A CP504 Notice is a final notice from the IRS that you owe taxes and must pay immediately. If you don’t make payment arrangements or contact the IRS, they will begin collection actions.
What is a CP504 notice?
A CP504 notice is a notice of intent to levy.
A levy is the IRS term for:
- Taking money out of your bank accounts,
- Garnishing your wages,
- Seizing business assets,
- Withholding Social Security benefits,
- Seizing your state income tax refund,
- Or taking other rights to property you have.
The IRS may also impose a tax lien on you.
Notice CP504 is generally at least the fourth notice regarding your unpaid taxes. The other IRS notices you should have received include:
- An initial notice of a specific tax problem (which notice varies based on the problem)
- A CP501 notice reminder of money owed to the IRS
- A CP503 notice second reminder of your unpaid balance
Why does the IRS send CP504 notices?
An intent to levy IRS notice is a final warning that it will begin the collection process. Unlike CP501 or CP503, there will not be another reminder.
The IRS would prefer that you take the corrective action needed to resolve your outstanding balance.
How can you verify your notice is real?
By this point, you should already be aware of your tax debt. If you get a CP504 notice out of nowhere, call the IRS immediately using the phone number on their website.
A CP504 should never be the first notice you receive unless you moved and didn’t change your address with the IRS.
Can you handle a CP504 on your own?
A CP504 notice is very serious, especially if your tax debt is large.
If you have no doubt about the amount you owe and are able to pay in full, you may want to do so immediately. Otherwise, talk to a tax professional to learn more about your options.
How should you respond to a CP504 notice?
A CP504 notice is not an audit or change in your taxes. If you disagree with changes to your tax return, you need to appeal the notice you got about those changes, not the CP504.
The main options that you have are to pay, make payment arrangements, or challenge the fairness of the IRS collections process.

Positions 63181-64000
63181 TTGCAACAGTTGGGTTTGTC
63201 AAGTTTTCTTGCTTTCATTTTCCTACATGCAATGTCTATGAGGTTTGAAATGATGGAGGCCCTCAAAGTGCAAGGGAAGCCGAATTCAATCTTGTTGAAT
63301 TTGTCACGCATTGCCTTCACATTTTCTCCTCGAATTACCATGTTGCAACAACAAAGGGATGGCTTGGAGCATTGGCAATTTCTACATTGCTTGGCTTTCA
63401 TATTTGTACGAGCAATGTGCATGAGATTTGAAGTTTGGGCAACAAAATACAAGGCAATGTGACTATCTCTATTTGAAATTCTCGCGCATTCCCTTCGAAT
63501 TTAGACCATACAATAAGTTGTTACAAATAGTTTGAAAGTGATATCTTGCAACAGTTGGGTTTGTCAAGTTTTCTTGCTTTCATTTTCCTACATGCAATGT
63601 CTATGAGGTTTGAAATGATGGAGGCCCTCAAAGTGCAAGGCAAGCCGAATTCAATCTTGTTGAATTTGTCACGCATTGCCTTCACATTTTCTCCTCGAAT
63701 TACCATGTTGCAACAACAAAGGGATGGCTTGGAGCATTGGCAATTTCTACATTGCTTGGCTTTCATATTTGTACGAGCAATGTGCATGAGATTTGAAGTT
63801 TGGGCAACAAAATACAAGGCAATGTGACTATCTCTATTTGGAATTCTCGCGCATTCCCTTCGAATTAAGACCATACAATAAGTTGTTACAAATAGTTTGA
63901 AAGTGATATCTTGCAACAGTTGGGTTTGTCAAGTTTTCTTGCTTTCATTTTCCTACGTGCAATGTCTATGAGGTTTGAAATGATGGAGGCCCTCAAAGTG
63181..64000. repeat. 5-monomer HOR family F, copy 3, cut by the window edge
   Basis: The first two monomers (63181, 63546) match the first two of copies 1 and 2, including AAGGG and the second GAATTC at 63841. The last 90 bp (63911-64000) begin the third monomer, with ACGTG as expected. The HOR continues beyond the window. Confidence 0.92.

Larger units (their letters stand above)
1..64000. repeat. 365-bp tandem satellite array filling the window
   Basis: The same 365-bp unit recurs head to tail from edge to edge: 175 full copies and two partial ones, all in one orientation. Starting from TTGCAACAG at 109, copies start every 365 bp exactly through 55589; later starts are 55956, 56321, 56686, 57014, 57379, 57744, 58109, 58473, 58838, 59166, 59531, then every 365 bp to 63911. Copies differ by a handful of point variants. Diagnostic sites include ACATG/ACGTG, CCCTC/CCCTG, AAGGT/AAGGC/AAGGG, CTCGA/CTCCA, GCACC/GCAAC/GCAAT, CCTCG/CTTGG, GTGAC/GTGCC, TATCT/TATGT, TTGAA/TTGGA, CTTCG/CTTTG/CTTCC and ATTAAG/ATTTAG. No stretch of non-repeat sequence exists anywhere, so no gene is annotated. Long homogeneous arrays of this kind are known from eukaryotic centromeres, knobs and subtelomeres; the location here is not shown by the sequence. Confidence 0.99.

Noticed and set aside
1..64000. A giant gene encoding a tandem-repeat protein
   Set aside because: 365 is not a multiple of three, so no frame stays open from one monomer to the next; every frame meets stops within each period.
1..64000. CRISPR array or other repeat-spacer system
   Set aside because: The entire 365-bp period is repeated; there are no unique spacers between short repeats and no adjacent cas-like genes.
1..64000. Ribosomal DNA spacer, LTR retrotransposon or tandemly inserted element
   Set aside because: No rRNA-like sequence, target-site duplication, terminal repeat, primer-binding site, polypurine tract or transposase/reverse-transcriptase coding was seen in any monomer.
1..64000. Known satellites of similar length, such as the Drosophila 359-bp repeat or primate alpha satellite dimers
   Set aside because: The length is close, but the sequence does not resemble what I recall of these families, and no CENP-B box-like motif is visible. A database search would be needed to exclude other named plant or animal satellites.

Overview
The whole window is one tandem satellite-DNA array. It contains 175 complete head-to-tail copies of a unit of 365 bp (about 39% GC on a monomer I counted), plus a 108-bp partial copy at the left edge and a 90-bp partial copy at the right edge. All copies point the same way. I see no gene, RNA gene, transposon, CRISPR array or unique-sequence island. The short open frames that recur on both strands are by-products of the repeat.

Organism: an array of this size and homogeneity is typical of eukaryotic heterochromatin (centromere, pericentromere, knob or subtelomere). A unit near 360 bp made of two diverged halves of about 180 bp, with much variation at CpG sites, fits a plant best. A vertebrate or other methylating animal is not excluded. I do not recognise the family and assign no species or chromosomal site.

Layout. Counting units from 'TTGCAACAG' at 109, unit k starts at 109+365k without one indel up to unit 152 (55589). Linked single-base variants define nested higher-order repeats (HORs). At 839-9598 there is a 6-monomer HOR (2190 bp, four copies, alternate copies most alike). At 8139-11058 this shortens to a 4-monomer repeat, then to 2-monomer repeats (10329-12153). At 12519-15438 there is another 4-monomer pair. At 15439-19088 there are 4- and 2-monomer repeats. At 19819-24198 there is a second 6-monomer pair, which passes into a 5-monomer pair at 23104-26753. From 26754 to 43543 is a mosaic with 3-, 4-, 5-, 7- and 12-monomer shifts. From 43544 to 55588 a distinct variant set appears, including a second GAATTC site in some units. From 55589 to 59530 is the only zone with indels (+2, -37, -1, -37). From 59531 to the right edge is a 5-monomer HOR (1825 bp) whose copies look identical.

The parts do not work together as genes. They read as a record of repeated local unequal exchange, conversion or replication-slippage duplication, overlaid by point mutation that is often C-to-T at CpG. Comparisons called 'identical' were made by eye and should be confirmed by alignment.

What should you do if you already paid?
If you already paid, first check your IRS account online. If it shows your balance is zero, you are probably OK.
It often takes several weeks for payments to credit to your IRS account. The IRS may have printed the notice while they were still processing your payment. As long as your account shows your payment on your correct date, your unpaid balance should be resolved. It may be a good idea to call the IRS to verify.
What should you do if you can’t pay?
If you can’t pay what you owe, it’s generally a good idea to pay as much as you can as soon as you can. This reduces your interest and penalties. You can also pay with a credit card or take out a personal loan.
The IRS also offers several payment options.
- Most people can qualify for monthly payments via an installment agreement.
- If your financial situation makes you unable to pay in full and unlikely to ever be able to fully pay your balance, you may qualify for an offer in compromise. An offer in compromise allows you to settle your tax debt for less than what you owe based on your ability to pay.
- If you can’t pay anything at all, you may qualify for currently not collectible status.
What happens if you don’t respond to notice CP504?
If you don’t respond to the notice at all, the IRS will first try to take your state tax refund. If you don’t receive one or it doesn’t cover your balance, the IRS may seize your personal assets or impose a federal tax lien.
If you call the IRS toll-free number and make payment arrangements with a customer service representative, you may be able to get additional time to complete your payment plan. However, because the IRS has already sent several previous notices, they will want to see that you are trying to resolve your tax issues as soon as possible.
How can you stop a CP504 notice from happening again?
If you didn’t receive the previous IRS notices, make sure they have your current address. Any time you move, you should go to the IRS website and fill out a change of address form. Otherwise, they will send your notices to the address on your last tax return.
If you owed money due to mistakes on your tax return causing back taxes, you might want to file with a tax professional in future years. If you owed more than you could pay when you filed your tax return, check your withholding at work or your estimated tax payment requirements as an independent contractor.
A CP504 notice is a final warning from the IRS, and they really mean it this time. If you don’t pay or contact them immediately, expect them to begin collection activity in the near future.